ASEAN KEY DESTINATIONS
Ratchaburi power looking at Laos
It is also planning to invest on existing power plants and coal mines in the Philippines, Vietnam, Indonesia and Australia. Negotiations for one of these deals should be finalised by next year.
"Our plan is to increase the capacity to 7,800MW in 2016, which would require an annual investment of at least Bt30 billion to Bt40 billion," president of the firm, Noppol Milinthanggoon, said. He added that with the low debt to equity ratio of 0.58:1, the company was in a strong position of financing the expansion.
"There's not been much progress so far, because we didn't want to rush. We need to be thorough, to study the cultural environment to avoid investment risks, while the sellers are ready to negotiate with other buyers for the best prices," he said.
While supply from other countries will be consumed there itself, much of the electricity from Laos would be sold to Thailand, where large projects are being held back by growing resistance. Much of the investment, therefore, would be poured into Laos, though Noppol did not mention the name of the target projects. It is reported that Ch Karnchang recently won the Laotian government's approval to proceed with generating power in Xayaburi and it might need partners. The 1,280MW project is expected to require an investment of Bt100 billion.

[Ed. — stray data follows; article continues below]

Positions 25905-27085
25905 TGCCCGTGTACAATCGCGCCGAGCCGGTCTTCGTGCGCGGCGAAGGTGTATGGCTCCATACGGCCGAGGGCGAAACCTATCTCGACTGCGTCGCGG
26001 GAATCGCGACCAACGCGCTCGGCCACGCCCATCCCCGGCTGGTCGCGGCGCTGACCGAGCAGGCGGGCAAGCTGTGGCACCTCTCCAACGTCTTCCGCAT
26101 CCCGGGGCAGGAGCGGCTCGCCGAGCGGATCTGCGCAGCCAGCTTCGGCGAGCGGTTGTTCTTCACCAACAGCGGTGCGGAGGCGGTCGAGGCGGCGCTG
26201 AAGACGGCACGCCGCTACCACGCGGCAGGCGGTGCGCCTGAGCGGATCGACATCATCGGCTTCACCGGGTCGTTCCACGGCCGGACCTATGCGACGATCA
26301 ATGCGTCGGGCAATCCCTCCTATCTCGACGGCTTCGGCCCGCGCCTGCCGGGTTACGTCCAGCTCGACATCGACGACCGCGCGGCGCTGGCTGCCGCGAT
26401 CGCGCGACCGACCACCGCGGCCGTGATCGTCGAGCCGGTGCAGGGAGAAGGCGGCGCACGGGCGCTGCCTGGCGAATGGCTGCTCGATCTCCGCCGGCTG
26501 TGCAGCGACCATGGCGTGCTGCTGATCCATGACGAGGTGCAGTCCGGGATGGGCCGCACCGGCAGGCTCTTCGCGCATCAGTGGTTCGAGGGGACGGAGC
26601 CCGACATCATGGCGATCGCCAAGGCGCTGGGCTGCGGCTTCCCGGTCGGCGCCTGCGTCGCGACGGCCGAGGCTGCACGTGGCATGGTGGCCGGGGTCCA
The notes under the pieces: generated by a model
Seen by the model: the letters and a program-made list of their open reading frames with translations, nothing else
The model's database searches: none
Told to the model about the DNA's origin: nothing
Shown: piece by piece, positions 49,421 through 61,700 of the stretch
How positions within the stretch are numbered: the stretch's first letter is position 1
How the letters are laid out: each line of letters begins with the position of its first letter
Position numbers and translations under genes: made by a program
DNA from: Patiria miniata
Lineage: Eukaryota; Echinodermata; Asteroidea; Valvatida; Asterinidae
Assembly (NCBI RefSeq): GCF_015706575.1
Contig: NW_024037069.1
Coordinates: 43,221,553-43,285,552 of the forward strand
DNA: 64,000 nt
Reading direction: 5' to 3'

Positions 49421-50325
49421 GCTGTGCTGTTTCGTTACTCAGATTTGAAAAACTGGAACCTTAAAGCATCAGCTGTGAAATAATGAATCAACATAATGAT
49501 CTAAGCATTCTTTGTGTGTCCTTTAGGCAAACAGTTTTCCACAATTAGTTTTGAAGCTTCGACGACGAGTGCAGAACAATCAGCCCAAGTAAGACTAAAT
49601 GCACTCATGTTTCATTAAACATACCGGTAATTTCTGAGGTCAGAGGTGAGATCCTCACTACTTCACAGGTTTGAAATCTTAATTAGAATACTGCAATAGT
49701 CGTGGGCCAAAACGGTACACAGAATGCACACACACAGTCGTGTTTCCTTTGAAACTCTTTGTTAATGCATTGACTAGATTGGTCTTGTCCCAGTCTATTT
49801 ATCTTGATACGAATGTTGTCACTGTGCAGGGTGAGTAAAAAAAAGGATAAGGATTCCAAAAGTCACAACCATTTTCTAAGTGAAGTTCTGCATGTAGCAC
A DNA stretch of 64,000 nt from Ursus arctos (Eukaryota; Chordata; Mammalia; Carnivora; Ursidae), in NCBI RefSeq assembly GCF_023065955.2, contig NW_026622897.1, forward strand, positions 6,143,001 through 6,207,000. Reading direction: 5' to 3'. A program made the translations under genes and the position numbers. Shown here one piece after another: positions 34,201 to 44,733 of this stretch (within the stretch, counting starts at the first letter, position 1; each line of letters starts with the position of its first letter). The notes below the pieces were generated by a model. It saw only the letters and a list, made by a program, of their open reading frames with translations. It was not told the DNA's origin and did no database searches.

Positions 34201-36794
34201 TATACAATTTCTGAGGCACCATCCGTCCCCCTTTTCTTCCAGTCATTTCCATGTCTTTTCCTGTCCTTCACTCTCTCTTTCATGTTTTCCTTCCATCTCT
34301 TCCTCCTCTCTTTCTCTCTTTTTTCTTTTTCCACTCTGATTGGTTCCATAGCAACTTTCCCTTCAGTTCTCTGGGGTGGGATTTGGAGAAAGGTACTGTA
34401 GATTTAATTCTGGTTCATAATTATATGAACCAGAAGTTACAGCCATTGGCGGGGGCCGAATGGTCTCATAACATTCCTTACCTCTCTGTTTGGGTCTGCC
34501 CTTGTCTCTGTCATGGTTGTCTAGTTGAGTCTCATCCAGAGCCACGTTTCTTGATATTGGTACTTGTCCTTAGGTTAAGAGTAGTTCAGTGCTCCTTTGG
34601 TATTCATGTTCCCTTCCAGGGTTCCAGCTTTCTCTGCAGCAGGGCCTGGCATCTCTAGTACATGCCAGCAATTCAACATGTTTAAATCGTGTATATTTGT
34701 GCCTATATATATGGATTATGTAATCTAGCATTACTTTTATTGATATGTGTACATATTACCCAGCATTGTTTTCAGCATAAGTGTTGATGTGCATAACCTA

"We're finalising the deal for a hydropower project with the expectation of taking no more than 50 per cent equity in the project," he said.
The company has so far committed to investing Bt73 billion in four projects in Laos - Nam Ngum 2, Hongsa, Nam Ngum 3 and Xe Pien Xe Nam Noy.
A challenge in building up capacity lies in the difficulty in investing in new largesized projects.
Noppol noted that Thailand would face big problems in the next three decades. Referring to the Electricity Generating Authority of Thailand's data, he said power demand in the third quarter had risen 10 percent and could rise further to 12 per cent in line with the economic growth forecast. Generally, if economic growth goes beyond 5 per cent, demand gets multiplied 1.4 times.
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